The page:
[1] Harris, Sam. Free Will. Free Press.

[2] Horn, Trent. Why We’re Catholic: Our Reasons for Faith, Hope, and Love. Catholic Answers Press.

[3] Loftus, John. The Christian Delusion: Why Faith Fails.

[4] Loftus, John. Christianity in the Light of Science. Prometheus.

[5] Mele, Alfred R. Free. Oxford University Press.

[6] Miles, James B. The Free Will Delusion: How We Settled for the Illusion of Morality.

[7] Musolino, Julien. The Soul Fallacy. Prometheus.

[8] Shermer, Michael. The Believing Brain: From Ghosts and Gods to Politics and Conspiracies—How We Construct Beliefs and Reinforce Them as Truths. Henry Holt and Co.


  1. CJO says

    the Hebrew Bible (Old Testament) uses the word soul (nephesh) to mean “life” or “vital breath”

    Literally, nephesh means “breath”. It is extended to mean “living (because breathing) being”. Animals have a nephesh, and its usage in the Hebrew scriptures is often in a sense that English “soul” can take as well, simply “person,” as in “the ship sank with 100 souls on board”. It’s not actually a very good fit with the Greek concept, because there’s a fundamental split between Western and Semitic (Near-Eastern) folk-anthropology. In the NE conception, a disembodied nephesh is a contradiction, a category error; breath is a property of bodies, and therefore inseparable from them.

    The Hebrew for “heart,” lebab is actually a better fit for some aspects of the Western concept of the soul. The heart in Near-Eastern thought is the seat of moral judgment, understanding, and deliberation that leads to action. So while the nephesh is the baseline minimum requirement for a body to be alive, the “enlivening force,” the lebab is the animating force more like the Greek psuche. It still makes no sense to have it floating around disembodied because it’s conceived of as a manifestation of the actual, beating pulmonary organ in one’s chest, and that fundamental split down the centuries has caused a lot of the incoherence of matters like the nature or possibility of “salvation” and “eternal life”. For instance, in Paul, who was trying to shoehorn the Near-Eastern soul concept into a Greek framework.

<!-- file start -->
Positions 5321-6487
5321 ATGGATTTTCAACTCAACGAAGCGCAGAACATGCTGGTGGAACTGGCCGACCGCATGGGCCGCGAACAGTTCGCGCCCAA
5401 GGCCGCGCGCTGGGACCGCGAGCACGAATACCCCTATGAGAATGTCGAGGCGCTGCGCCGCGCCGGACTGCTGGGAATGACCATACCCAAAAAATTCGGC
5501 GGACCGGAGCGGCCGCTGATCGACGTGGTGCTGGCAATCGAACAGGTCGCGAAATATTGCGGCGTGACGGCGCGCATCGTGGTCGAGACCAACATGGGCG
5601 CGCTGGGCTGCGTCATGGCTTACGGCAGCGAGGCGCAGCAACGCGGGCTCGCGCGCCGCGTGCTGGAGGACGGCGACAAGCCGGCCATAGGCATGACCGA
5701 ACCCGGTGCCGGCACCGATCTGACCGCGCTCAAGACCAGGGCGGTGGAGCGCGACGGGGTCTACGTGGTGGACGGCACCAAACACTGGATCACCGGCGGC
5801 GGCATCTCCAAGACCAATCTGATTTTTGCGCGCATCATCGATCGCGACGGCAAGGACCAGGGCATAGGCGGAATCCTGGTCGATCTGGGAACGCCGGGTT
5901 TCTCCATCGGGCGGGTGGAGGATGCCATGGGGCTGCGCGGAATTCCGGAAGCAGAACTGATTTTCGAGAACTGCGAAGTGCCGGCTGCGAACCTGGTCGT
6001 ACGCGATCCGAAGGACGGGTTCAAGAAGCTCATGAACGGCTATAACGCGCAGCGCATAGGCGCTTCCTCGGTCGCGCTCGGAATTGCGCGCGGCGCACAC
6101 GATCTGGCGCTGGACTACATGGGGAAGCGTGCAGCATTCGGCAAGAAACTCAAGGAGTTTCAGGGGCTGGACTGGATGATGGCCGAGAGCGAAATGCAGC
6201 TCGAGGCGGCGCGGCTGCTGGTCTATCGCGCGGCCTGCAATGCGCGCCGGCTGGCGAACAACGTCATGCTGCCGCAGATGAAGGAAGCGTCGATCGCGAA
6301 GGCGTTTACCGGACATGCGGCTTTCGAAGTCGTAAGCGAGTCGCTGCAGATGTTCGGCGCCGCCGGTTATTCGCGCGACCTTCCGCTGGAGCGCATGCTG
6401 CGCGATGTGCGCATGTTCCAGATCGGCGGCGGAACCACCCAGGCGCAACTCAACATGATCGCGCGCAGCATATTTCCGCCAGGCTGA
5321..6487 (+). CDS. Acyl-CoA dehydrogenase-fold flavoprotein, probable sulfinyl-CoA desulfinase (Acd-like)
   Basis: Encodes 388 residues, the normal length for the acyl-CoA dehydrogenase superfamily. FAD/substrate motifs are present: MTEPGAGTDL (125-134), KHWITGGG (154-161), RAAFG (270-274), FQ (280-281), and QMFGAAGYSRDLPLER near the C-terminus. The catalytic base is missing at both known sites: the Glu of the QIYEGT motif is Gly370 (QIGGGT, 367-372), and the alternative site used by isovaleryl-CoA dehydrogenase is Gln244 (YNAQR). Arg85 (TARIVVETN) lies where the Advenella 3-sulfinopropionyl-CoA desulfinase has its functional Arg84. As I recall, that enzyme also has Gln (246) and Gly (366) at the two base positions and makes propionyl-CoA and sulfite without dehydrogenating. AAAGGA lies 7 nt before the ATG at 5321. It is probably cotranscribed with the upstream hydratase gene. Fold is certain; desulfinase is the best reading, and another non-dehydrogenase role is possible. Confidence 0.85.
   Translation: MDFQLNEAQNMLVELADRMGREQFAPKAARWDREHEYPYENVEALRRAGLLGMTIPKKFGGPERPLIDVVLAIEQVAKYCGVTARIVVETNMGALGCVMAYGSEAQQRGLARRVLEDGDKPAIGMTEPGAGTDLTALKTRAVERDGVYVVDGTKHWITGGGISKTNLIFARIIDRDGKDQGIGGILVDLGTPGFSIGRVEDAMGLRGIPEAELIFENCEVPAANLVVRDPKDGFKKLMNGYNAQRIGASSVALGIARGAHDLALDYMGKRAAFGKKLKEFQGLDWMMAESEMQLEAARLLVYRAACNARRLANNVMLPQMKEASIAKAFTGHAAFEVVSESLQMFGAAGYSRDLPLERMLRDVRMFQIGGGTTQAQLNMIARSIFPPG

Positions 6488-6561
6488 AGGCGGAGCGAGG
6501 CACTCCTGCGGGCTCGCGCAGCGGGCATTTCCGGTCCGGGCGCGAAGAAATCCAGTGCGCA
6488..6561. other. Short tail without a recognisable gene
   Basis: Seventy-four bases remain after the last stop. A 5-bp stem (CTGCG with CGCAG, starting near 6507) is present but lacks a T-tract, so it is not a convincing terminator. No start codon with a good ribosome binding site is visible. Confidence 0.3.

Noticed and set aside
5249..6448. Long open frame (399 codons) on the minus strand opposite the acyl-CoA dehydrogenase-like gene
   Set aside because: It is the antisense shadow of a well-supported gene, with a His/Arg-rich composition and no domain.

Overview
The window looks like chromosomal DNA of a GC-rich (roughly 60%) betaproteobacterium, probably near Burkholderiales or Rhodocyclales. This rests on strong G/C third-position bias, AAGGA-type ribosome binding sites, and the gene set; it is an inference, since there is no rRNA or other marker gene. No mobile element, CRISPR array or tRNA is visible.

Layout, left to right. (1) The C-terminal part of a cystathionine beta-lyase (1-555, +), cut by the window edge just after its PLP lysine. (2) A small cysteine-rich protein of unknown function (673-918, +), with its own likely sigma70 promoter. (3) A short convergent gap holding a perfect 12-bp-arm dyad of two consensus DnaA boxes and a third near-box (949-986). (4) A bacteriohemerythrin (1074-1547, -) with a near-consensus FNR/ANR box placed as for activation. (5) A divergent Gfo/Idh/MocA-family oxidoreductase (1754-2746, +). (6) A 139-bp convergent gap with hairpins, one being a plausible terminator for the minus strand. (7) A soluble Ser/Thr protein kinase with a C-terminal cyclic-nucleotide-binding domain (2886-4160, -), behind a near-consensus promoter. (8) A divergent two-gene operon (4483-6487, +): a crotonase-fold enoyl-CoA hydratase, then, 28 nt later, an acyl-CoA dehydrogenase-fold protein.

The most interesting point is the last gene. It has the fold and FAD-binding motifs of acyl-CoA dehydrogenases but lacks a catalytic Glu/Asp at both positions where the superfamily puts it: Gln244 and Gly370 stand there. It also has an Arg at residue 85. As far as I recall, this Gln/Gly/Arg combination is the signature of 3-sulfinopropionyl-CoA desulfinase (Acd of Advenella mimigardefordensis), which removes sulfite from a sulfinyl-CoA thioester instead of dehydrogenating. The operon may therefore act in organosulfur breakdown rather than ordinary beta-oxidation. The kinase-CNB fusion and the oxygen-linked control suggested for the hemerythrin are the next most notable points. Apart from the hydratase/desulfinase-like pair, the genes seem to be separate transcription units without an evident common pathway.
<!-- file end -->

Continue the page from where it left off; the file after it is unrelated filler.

Anyway, good discussion on Hell, which I quite agree is a damnable doctrine.

  2. publicola says

    There is no heaven, no hell, no afterlife, no nothing after death. Life has no intrinsic meaning on a cosmic scale. Existence has no meaning. Human existence is a product of random chance, a molecular experiment. Humans have constructed these myths because they can’t face the thought of non-existence. We haven’t been put here for some purpose, we are simply here. Pretty dark and dismal, I know, but it’s the only explanation that makes any sense. People ask, “Why do bad things happen to good people?” The answer: no reason, they just do. They ask, “How could God allow evil?” Answer: there is no God. Occam’s Razor: the simplest answer is usually the right one. Once you come to terms with it (I’m not saying it’s easy), it’s not so bad. Humans, being what they are, need to have meaning in their lives, a raison d’etre. The best way to provide this meaning on a human scale is to serve your fellow man, not in hope of some reward, but just because we are all we have. Ironically, this is one of the core principles of Jesus’ teachings. I could be tragically wrong, but I have found no evidence to contradict me. Believe me, I would like nothing better than to spend eternity in some Elysium, but it’s not in the cards. Surprisingly, when I had finally rejected these myths, I found it to be very liberating. I was once where you are now, questioning, questioning…. But the day came when I decided I would rather face an ugly truth than live in a self- delusion. My answer may not be your answer. You must decide for yourself. Good Luck.

  3. says

    This is, basically, the mirror image of the most toxic form of ultra-Calvinist dogma, written by someone who knows (like those he understandably detests) just enough to be dangerous, but (like those he detests) not enough to be really useful. I mean, the fact that you’re surprised that some ‘doctrine arguably doesn’t always coincide with scripture’s message’ says it all. Welcome to the reality of Christianity since, well, certainly the Council of Nicea AD 325, and arguably AD 51-55 in Paul’s letter to the Corinthians. This article’s vitriol and scorn might be appropriate and relevant for conservative evangelical Christians and other cults, but not many others. Come back after you’ve read the theology and philosophy of Rowan Williams, or Sarah Coakley, or Vladimir Lossky, or Martyn Percy, or Karl Rahner, or Pete Ward, or John Barton (any modern, self-respecting theologian not in the right-wing Protestant bubble really – not simply N.T Wright). Beating up religious caricatures and straw men might be enjoyable and cathartic (and necessary in many circumstances), but is unhelpful for authentic discussions, and is unbecoming of good secular rationalism.

    • joncavaz says

      Thanks for the comment. Yes, looking back at it now, I’d agree that it had an unnecessary tone of contempt to it. But I appreciate the list of liberal theologians that may shed some light on how to reconcile some of that stuff. If there’s one in particular that stand’s out as helping me best change my mind, then let me know. Wait, I do seem to remember that I made a distinction between protestantism and catholicism, but I suppose you are saying within protestantism there are more liberal teachings that deal with this stuff more satisfactorily?